Julian Trevelyan was born in Dorking in 1910, to a family of writers, poets, academics. His father, the poet Robert Calverley Trevelyan, had close links to the Bloomsbury Group, an association which reflected their liberal upbringing of Julian. After attending Bedales School and Trinity College, Cambridge, where he read English Literature, Trevelyan moved to Paris to become an artist. He was enrolled at Atelier Dix-Sept, an engraving school where he learned etching. Whilst here he worked alongside some of the most important European artists of the twentieth centur, including Max Ernst, Joan Miró and Pablo Picasso.
In 1935 Trevelyan joined the English Surrealist Group, and showed his work in the important International Surrealist Exhibition in London the following year. He had lived in Paris from 1931 to 1934, studying under the influential S. W. Hayter, and travelled widely in Europe during this period.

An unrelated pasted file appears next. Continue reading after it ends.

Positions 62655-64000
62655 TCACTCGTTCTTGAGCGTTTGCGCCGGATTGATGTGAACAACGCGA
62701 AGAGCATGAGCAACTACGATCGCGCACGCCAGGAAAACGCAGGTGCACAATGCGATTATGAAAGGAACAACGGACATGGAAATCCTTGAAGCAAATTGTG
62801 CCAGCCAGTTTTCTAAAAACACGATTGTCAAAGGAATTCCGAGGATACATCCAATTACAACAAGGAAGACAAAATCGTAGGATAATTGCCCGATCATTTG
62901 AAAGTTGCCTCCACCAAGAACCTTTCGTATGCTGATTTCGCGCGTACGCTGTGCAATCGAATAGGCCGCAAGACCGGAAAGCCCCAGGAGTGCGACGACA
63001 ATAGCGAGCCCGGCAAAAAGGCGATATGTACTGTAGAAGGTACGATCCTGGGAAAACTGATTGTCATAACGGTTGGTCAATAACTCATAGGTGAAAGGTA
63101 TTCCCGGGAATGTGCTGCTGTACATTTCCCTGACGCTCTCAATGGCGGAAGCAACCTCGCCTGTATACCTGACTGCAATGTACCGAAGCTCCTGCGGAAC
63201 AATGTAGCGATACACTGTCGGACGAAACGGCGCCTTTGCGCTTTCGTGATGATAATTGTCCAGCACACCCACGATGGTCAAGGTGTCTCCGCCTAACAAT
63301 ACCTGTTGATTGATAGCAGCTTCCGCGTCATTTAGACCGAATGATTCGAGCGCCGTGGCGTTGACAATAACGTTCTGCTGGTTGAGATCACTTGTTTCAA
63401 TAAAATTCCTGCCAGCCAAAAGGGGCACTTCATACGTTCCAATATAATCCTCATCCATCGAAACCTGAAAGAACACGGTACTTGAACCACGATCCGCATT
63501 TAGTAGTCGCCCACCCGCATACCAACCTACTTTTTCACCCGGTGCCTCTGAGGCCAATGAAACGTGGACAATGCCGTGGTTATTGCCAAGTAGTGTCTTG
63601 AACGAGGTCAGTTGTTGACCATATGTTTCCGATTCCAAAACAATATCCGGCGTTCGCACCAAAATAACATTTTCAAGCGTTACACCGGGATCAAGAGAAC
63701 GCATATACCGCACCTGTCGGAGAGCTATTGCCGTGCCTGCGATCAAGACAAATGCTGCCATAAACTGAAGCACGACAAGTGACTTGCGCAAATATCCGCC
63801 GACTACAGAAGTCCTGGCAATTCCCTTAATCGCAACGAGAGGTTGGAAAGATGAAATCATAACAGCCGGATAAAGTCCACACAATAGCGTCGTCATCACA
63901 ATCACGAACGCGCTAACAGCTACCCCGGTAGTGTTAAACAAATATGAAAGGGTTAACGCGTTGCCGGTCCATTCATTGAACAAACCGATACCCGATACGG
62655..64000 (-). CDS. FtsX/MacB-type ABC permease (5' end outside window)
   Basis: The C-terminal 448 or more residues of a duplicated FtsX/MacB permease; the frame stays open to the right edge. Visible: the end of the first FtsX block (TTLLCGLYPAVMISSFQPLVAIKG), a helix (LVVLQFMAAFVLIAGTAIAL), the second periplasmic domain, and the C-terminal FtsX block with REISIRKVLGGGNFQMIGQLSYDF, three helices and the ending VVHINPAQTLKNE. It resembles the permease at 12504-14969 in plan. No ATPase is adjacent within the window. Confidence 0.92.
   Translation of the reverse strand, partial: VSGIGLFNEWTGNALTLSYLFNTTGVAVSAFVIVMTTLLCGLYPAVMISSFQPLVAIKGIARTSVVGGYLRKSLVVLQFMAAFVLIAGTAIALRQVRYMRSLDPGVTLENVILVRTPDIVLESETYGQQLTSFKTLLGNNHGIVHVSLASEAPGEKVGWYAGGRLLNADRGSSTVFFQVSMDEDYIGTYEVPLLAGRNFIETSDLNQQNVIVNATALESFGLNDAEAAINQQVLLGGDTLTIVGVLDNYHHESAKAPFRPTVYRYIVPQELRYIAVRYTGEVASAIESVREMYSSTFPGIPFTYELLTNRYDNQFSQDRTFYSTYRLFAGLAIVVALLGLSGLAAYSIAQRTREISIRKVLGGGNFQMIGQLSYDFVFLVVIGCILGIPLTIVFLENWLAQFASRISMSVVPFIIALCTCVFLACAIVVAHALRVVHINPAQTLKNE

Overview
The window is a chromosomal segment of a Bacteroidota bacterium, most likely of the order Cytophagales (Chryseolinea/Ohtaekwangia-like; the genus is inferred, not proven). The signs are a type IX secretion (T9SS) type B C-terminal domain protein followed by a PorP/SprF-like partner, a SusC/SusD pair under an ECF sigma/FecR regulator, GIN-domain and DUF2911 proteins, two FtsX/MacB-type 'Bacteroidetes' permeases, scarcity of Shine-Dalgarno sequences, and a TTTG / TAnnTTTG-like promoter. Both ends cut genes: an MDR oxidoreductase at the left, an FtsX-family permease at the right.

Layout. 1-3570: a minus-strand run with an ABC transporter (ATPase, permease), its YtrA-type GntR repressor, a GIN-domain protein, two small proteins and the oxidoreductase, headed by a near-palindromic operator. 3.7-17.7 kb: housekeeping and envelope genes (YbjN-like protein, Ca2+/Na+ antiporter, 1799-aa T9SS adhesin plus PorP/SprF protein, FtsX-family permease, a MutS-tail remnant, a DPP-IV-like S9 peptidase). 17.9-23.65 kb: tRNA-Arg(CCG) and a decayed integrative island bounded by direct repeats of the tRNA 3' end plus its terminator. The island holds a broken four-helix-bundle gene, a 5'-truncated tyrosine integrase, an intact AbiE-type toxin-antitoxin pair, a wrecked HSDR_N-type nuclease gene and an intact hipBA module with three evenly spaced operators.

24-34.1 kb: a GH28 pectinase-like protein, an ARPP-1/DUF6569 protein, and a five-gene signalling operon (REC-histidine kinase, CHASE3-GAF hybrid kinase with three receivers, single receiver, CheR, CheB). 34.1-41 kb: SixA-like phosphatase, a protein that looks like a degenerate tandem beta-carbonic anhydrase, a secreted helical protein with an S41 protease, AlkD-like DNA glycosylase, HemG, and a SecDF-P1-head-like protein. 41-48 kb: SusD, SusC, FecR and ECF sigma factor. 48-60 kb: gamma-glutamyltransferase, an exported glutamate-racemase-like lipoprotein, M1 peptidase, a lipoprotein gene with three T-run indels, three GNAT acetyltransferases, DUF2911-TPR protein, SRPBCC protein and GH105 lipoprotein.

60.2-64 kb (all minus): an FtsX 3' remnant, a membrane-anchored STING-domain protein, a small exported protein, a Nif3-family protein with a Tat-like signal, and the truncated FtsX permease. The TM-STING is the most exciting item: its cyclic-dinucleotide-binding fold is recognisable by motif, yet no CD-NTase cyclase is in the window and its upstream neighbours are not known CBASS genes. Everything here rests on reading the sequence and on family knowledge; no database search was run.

In 1935 he returned to London, where his home at Durham Wharf in Hammersmith became a lively social and artistic centre. Trevelyan’s main concern in his Surrealist work was the construction of a new collective myth of the city, a theme that had fascinated him from childhood. He described how he ‘had invented a sort of mythology of cities, of fragile structures carrying here and there a few waif-like inhabitants’.
Trevelyan was engaged by his old student friend Humphrey Jennings to contribute to Mass Observation (1937–8), and the urban images which resulted, utilised collage and torn shreds of newspaper, an attempt to express his personal myth of the gritty urban working-class environment.